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23 Comments

  1. 1

    ihavewhatnow

    Adjusting to something that overhauls your life happens in incremental and mostly unseen stages. You can’t envision it initially and therefore you convince yourself that it will never happen. I am 5 months in myself and can now join the cast of veteran witnesses in testifying that this process DOES happen.

    It starts with making small, good decisions everyday like staying gluten free, researching your condition, pushing to maintain your responsibilities of family and work and taking care of yourself when you can. These small decisions that seem tedious every day do lead to physical recovery and mental acceptance.

    It also helped me to imagine all the folks in the celiac community, getting up everyday and facing the same challenges I have to face. That sense of shared experience helped me form a new identity and comforted me greatly.

    The first brick in the wall, has to be Gluten Free…..without that your body and mind will not be strong enough to help you with the rest.

    Reply
    1. 1.1

      Gluten Dude

      Well said. Short term goals always lead to long term successes.

      Reply
  2. 2

    Dana

    Awesome post, Gluten Dude. So much of it is in the heart and in the head. This is spot-on.

    Reply
  3. 3

    Terry O.

    My heart just goes out to the teens who have to go gluten-free without family support. Not sure what else to say, but it gets better. GD has lots of good advice, so you’re in the right place.

    Reply
    1. 3.1

      PrincessPuppy815

      Yeah. I’m lucky enough to have a very supportive family. I have been gluten free for 6 years, since I was 8

      Reply
  4. 4

    Eve

    I started a business for people who are struggling with the gluten free lifestyle. I realized there was a strong need for somone in our community to work with people one on one and say this is how to live gluten free. I don’t want to advertise here, but I have helped people who struggled for over a year go 100% gf. I really just want to help my fellow Celiacs.

    Reply
    1. 4.1

      Donna V

      Eve,

      We need more people like you. :)

      Thank you for doing what you do.

      Reply
      1. 4.1.1
  5. 5

    Donna V

    GD,

    Excellent post & advice……but bottom line is YOU have to be ready to take responsibility for your health GF bite by bite.

    I would add contact the celiac association website or local chapter…..dietician. It does get easier, but is starts with YOU!

    Warm GF regrads,

    Reply
  6. 6

    Holly

    I’ve eliminated not just gluten but many other foods from my diet for an entirely new nutrition protocol and it’s like night and day with how I feel. I was trying to explain to my parents the WHY. I think they got it, but kept asking me if I missed “real” food. (“real” food is actually what I’m eating now… processed food does not equal real food just saying). The only thing that I really really really really crave and miss is “real” NY style oooey gooey cheesy pizza. Everything else is meh. Bread, cupcakes… nothing even phases me at this point even if it’s in front of me. My Dad made a very interesting comment. He said, “your body has learned to have your back.” Your #1 is it. It’s all it. My hope and prayer for this young man is that his body starts to have his back very soon.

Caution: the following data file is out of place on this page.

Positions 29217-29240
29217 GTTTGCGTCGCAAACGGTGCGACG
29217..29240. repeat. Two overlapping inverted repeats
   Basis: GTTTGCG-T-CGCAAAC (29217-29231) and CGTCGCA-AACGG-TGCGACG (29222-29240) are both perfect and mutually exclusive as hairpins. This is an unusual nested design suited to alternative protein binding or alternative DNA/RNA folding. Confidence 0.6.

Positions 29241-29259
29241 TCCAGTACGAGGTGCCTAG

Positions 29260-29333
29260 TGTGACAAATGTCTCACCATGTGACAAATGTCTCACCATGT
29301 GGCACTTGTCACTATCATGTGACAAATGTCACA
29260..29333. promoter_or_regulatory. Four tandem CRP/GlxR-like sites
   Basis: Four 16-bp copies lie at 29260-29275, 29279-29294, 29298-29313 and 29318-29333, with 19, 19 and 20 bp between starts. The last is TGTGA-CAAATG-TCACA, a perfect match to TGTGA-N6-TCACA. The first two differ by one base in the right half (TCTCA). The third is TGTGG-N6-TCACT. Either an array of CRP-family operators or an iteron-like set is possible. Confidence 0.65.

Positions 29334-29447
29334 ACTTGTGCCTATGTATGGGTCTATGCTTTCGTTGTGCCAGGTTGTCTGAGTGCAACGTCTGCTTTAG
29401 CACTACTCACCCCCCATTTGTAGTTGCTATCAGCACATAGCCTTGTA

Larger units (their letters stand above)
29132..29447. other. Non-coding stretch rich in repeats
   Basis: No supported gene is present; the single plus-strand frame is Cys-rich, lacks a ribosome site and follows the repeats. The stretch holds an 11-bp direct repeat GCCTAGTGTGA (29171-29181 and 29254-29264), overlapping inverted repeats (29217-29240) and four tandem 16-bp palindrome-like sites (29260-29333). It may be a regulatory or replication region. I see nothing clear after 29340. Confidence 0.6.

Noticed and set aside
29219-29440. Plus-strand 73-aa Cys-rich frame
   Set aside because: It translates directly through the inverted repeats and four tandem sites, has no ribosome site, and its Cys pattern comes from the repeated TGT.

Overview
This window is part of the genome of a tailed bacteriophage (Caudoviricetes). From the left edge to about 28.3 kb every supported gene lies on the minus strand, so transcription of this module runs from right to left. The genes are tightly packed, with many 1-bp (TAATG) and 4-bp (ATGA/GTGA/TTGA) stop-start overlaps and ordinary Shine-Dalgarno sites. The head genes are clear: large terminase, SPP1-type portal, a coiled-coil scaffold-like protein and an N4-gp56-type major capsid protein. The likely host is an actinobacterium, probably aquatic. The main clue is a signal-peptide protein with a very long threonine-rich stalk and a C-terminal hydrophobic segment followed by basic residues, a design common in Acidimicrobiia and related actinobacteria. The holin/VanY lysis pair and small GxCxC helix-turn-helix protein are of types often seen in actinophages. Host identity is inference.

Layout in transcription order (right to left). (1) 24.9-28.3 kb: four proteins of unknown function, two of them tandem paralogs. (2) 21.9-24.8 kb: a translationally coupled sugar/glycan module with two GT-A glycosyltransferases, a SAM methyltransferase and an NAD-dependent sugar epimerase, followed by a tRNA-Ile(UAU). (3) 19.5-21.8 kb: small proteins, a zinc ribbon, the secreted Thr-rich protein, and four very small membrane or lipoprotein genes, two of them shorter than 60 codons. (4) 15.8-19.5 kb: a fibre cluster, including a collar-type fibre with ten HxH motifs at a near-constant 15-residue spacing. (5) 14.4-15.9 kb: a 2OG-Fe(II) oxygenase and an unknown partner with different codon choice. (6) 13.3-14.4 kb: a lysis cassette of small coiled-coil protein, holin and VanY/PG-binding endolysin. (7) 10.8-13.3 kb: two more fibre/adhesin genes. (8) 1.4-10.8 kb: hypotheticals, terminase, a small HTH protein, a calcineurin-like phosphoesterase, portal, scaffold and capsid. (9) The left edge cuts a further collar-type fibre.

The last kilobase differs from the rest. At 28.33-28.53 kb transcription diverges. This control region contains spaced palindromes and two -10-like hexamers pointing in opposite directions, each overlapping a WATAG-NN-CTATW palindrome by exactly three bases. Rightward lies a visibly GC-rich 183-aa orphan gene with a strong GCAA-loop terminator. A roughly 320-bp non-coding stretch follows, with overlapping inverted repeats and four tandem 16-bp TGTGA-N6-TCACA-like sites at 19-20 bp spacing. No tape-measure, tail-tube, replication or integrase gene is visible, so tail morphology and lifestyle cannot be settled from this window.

Hugs, Holly

    Reply
    1. 6.1

      Gluten Dude

      Yep. I’ve given up almost all dairy, soy and corn. Although the Dudette had real pizza last night and oh my, did it look delish.

      Reply
  7. 7

    Russell T. Pott

    It can be difficult for anyone having this disease, but I believe it’s much worse for young people. I was diagnosed a little over a year ago, and shortly after, we had our kids tested just to be safe. My teenage daughter tested positive for CD (sorry, babe). I do most of the cooking, so there’s never a concern about whether or not what she’s eating is safe. For now. When she moves out and goes to college, well, that’s another story. However one of the things I’ve managed to instill in her is the importance of learning how to cook. If you learn to cook, you have the power over what goes in your body. Start with relatively simple things, like scrambled eggs or omelets, then branch out. I realize this may be easier said than done for a 16 year old, but about once a week my 14 year makes dinner for our family. It’s fun and more importantly, it’s good experience. Plus it gives me an opportunity to spend time with my girl. They don’t stay young forever. Sniffle.

    For the movie trivia, Blazing Saddles. So wrong, yet so funny.

    “Daddy love Froggy. Froggy love Daddy? Ribbit.”

    Reply
    1. 7.1

      Emily

      Are you my mom with a different name?

      Reply
      1. 7.1.1

        Russel T. Pott

        Heh. Since I’m a guy, that would be highly unlikely.